For Ford Motor Company, producing and marketing these vehicles means more than just financial growth. “This is not just something we’re doing to make a little money; it’s part of a core strategy of the company to find a better way to do things,” says Jon Coleman, the company’s chief strategist of alternative fuels.

This strategy is exemplified in corporate practices such as Ford’s monitoring of water use in its manufacturing processes as well as the extensive code of ethics followed by each employee. Ford’s ethical approach to car manufacturing has earned it recognition on the Ethisphere Institute’s list of the world’s most ethical companies for the past four years.

“I’m interested in pursuing natural gas as a mass market fuel, but not if it affects the water someone else has to drink, and I’m interested in hybrid and electric strategies, but not if it means using substandard labor conditions to produce battery components,” Coleman adds. “I want to make people’s lives better with these alternative fuel solutions, but not at someone else’s expense. I’m proud that we’re not only interested in alternative fuel solutions, but are going about doing them in a way that is second to none.”

‘A One-Stop Shop’

Ford offers six hybrid, plug-in hybrid and electric vehicles: the C-MAX Hybrid and C-MAX Energi plug-in hybrid, the Fusion Hybrid and Fusion Energi plug-in hybrid, the full-battery Focus Electric and the Lincoln MKZ Hybrid.

Most of Ford’s commercial fleet vehicles such as its all-new Transit and Transit Connect vans and wagons, E-Series vans and wagons and F-Series trucks can be modified to run on compressed natural gas (CNG), propane autogas (LPG), biodiesel (B20) or ethanol (E85) fuel. The company’s newest alternative fuel offering is a CNG and propane fuel option available on the Lincoln MKT Town Car.

“Although many manufacturers offer alternative fuel capabilities on a couple of vehicles, we’re the only ones who offer that capability across our entire line,” Coleman says. “We’re a one-stop shop for customers with a large fleet ranging from small cars to heavy-duty trucks.”

Electric and hybrid vehicles are sold and serviced through a certified dealer network. These dealerships include mechanics skilled in the repair of the vehicles as well as charging equipment. Commercial businesses are served through a business-preferred network of 630 dealers, some of which operate on a 24-hour basis for parts and service to minimize vehicle downtime, Coleman notes.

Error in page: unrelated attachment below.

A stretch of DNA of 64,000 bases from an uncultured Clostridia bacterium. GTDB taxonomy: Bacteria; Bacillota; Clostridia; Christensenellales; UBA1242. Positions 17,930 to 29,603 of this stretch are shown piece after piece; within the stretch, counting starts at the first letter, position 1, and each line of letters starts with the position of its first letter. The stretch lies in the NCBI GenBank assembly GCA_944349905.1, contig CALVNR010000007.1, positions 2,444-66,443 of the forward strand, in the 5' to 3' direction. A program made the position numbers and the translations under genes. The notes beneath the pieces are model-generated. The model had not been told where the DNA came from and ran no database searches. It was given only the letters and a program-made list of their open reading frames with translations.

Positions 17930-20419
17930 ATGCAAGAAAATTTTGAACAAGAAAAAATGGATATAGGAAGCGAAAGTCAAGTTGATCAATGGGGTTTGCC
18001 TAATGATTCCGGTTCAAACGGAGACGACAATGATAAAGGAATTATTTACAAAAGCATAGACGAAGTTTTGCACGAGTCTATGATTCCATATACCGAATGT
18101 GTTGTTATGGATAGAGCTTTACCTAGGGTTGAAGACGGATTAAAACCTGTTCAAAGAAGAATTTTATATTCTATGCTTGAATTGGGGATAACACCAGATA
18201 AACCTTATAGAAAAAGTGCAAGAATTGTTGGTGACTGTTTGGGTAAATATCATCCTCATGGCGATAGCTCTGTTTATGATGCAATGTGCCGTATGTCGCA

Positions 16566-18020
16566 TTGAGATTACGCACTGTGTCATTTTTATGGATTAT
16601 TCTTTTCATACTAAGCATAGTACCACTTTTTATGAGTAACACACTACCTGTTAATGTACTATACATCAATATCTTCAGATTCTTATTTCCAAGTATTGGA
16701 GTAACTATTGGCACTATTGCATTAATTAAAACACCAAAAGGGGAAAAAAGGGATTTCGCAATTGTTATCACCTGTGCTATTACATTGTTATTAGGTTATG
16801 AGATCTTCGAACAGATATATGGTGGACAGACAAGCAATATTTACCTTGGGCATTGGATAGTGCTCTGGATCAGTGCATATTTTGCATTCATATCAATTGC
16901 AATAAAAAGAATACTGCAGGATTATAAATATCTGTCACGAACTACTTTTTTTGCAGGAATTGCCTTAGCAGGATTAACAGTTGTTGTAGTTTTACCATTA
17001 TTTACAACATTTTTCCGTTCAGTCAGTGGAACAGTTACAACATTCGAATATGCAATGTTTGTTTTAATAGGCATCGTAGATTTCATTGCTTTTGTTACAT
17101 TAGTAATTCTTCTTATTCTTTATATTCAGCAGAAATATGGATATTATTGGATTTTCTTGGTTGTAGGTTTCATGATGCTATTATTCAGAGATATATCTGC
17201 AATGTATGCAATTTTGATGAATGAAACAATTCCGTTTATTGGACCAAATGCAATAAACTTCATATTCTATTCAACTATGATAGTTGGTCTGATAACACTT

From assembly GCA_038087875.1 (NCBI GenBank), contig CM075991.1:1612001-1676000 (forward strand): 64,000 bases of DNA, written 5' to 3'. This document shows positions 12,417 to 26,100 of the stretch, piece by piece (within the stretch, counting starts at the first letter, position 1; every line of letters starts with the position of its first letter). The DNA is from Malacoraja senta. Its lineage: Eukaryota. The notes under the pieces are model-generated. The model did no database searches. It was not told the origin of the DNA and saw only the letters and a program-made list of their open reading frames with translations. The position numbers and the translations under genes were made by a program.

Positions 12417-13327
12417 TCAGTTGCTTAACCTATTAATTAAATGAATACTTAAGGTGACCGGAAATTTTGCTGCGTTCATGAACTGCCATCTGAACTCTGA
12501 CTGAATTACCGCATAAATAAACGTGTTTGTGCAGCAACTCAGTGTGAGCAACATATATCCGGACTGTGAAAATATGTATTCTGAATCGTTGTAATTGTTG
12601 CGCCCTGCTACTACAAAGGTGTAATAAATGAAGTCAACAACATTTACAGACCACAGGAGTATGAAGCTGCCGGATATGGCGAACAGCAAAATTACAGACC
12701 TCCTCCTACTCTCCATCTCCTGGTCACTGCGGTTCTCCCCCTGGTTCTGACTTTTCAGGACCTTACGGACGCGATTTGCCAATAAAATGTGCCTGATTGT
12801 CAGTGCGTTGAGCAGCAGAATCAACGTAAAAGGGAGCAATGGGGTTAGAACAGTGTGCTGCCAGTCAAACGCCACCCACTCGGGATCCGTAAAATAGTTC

Alternative fuel vehicles are produced at Ford plants in the United States and around the world using the same assembly lines as conventional vehicles. “Our competitors use unique platforms and dedicated plants to produce these vehicles; our strategy is to use a plug-and-play system when it comes to power trains,” Coleman says. “When we look at C-class vehicles specifically, we sell millions of those across the world to places where the fuel of choice is different, so we wanted a system where we can place different power trains for different needs.”

Producing alternative fuel and conventional fuel vehicles in the same facilities also allows Ford to build its alternative fuel vehicle inventory based on customer demand, he adds.

The company works with seven qualified vehicle modifier (QVM) companies that install alternative gaseous fuel systems after a vehicle or fleet is purchased. This strategy provides three critical advantages to the company as opposed to an in-house approach.

First, it enables Ford to expand its breadth of vehicle offerings more swiftly; second, it encourages rapid, innovative solutions to customer requests; and lastly, it ensures the company is responsive to pricing pressures in the market, the company says.

QVMs undergo a rigorous assessment by Ford that includes an evaluation of their engineering, manufacturing, quality control and adherence to Ford’s guidelines. “These guidelines are intended to provide guidance, modification recommendations and engine operating specifications required to ensure customer satisfaction and reliability in line with Ford Motor Company standards,” the company says.

A Range of Solutions

The demand for Ford’s alternative fuel vehicles is particularly growing in the commercial sector. Each of the company’s fleet customers has varying reasons for moving toward the vehicles. “For many of our customers, this includes reducing expenses, having less of a dependence on foreign oil, reducing their carbon footprint or some combination of those,” Coleman says. “We want to offer a solution for whatever they need regardless of their motivation.”

Ford’s newest fleet customers for the C-MAX Hybrid and Fusion Hybrid models include Con-Way, Esurance and Quest Diagnostics. Con-way, a transportation and logistics provider with roughly 500 North American locations, added more than 1,000 Fusion hybrids for use by operations and sales personnel in 2013. Con-way anticipates saving roughly 45 percent in operational costs and more than 1 million gallons of gasoline annually using the cars, according to Ford.

Quest Diagnostics added 150 C-Max Hybrids to its fleet to save on fuel costs and prevent excessive emissions. The company anticipates converting the majority of its 3,000-vehicle fleet to hybrids by 2015. Esurance expects to save more than 69,000 gallons of gasoline over the next few years.

Other notable fleet customers include Yellow Cab of Orange County, Calif., which has long used CNG and propane autogas vehicles as taxicabs. The cab company recently replaced many of its Crown Victoria taxicabs with Transit Connect cargo vans.

“We’re seeing demand for all of the alternative fuel solutions we provide to customers,” Coleman says.

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